• Remove quote marks around attributes
  • Change the order of attributes
  • Change the case of attribute names

So, in a nutshell, all you can count on when you get the innerHTML of something in IE is that it will give you semantically the same HTML, but it may not be the same HTML as what was in the page originally. It appears that it doesn't save the original HTML, but instead generates it from the object attributes. Since there are many legal ways to express a given set of attributes, IE will not necessarily generate it the same way you originally specified it.

I don't believe there is anything you can do about this unless you want to reformat the generated HTML that IE gives you according to your own style rules (add quotes where you want them, put attributes in a specific order, change to a specific case, etc...).

If you run this jsFiddle in IE7, you will see it change all three items above from what was originally specified.

I specify this HTML in IE7:

<div id="test" data-item="test" style="background-color: red; height: 40px; width: 100px;">

When I request innerHTML, I get this back (different order, caps and quoting):

<DIV style="BACKGROUND-COLOR: red; WIDTH: 100px; HEIGHT: 40px" id=test data-item="test"></DIV>

I'd actually be surprised if the vertical gap you notice is because of the changed HTML. IE is notorious for putting extra space around images. For one, they are an inline item by default so it treats them as being part of a line and gives the line they are on the prevailing line height. This can add extra space around images in various ways. The work-arounds I've used in IE are to make the image display: block (if that's appropriate) or to set font-size: 0 on the container that the image is in so IE doesn't give the line any additional height. You should also make sure that you've specified a border for the image because older versions of IE like to give images a default border too.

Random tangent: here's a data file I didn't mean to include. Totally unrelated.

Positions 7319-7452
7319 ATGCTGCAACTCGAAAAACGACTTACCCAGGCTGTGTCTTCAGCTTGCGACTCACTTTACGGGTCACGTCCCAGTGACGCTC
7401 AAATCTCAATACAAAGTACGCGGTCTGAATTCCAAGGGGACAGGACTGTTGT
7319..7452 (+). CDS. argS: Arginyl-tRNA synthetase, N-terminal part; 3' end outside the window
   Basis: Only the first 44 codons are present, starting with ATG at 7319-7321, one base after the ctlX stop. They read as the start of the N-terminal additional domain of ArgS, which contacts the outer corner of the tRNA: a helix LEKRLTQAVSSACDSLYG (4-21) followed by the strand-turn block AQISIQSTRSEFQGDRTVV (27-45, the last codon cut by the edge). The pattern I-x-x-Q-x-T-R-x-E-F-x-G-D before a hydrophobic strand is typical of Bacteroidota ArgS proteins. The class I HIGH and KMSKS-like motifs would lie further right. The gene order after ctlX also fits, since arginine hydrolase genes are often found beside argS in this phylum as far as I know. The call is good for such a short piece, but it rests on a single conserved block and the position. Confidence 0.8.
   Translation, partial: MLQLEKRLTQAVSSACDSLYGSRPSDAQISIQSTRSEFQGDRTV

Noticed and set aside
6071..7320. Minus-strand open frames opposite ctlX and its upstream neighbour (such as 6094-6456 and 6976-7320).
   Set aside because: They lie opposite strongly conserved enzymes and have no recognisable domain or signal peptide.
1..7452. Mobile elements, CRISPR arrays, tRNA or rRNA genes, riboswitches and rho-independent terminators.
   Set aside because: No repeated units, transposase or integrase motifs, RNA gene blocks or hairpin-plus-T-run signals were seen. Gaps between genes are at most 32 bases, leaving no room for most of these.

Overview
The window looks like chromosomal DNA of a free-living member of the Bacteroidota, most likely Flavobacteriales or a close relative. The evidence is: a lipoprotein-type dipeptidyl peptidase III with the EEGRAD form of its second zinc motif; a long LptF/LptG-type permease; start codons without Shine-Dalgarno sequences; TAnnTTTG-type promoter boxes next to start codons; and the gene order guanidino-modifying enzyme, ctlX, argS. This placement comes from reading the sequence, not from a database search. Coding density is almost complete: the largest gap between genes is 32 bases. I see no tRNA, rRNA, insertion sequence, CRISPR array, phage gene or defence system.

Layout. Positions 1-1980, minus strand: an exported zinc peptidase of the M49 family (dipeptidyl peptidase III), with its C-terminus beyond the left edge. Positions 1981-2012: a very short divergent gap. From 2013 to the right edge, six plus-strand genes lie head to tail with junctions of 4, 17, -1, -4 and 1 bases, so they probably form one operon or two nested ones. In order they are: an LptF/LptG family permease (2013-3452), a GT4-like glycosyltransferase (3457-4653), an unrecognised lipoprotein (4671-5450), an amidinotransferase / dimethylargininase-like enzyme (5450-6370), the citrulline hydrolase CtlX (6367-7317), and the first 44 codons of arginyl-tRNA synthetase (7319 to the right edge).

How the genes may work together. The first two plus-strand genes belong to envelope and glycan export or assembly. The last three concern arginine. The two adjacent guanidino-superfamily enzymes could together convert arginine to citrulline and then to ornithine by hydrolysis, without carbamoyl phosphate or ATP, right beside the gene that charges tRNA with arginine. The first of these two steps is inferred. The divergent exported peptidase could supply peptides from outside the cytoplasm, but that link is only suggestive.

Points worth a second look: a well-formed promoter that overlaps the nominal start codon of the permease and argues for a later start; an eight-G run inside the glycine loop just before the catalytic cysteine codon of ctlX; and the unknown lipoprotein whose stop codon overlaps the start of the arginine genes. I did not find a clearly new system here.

This extra spacing around an image can be triggered by the existence of a space in a line that didn't previously exist. Other browsers consider that space only as a separator, but in older versions of IE, it triggers some extra line spacing.

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The OP linked to this question (stackoverflow.com/questions/1231770/…) with a fairly complex fix. I wonder, though, if this has been resolved in jQuery, MooTools, and/or the other framework/libraries? –  Jared Farrish Sep 30 '11 at 1:24
    
+1 Well said. I've noticed the same behaviour. –  nnnnnn Sep 30 '11 at 1:26
    
I added a jsFiddle to my answer that shows the issue when run in IE7. –  jfriend00 Sep 30 '11 at 1:33

Make the img display: block.

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White-space in the source shouldn't matter. You're not losing (or adding) some CSS class information during the transition are you?

img elements are inline by default, so normally they line up to the text baseline leaving a gap that is the extra space below the baseline for dangling letters like lowercase g. Block elements should line up with the bottom of the containing block.

Try setting some CSS:

img { display:block; }
// or possibly
img { vertical-align:bottom; }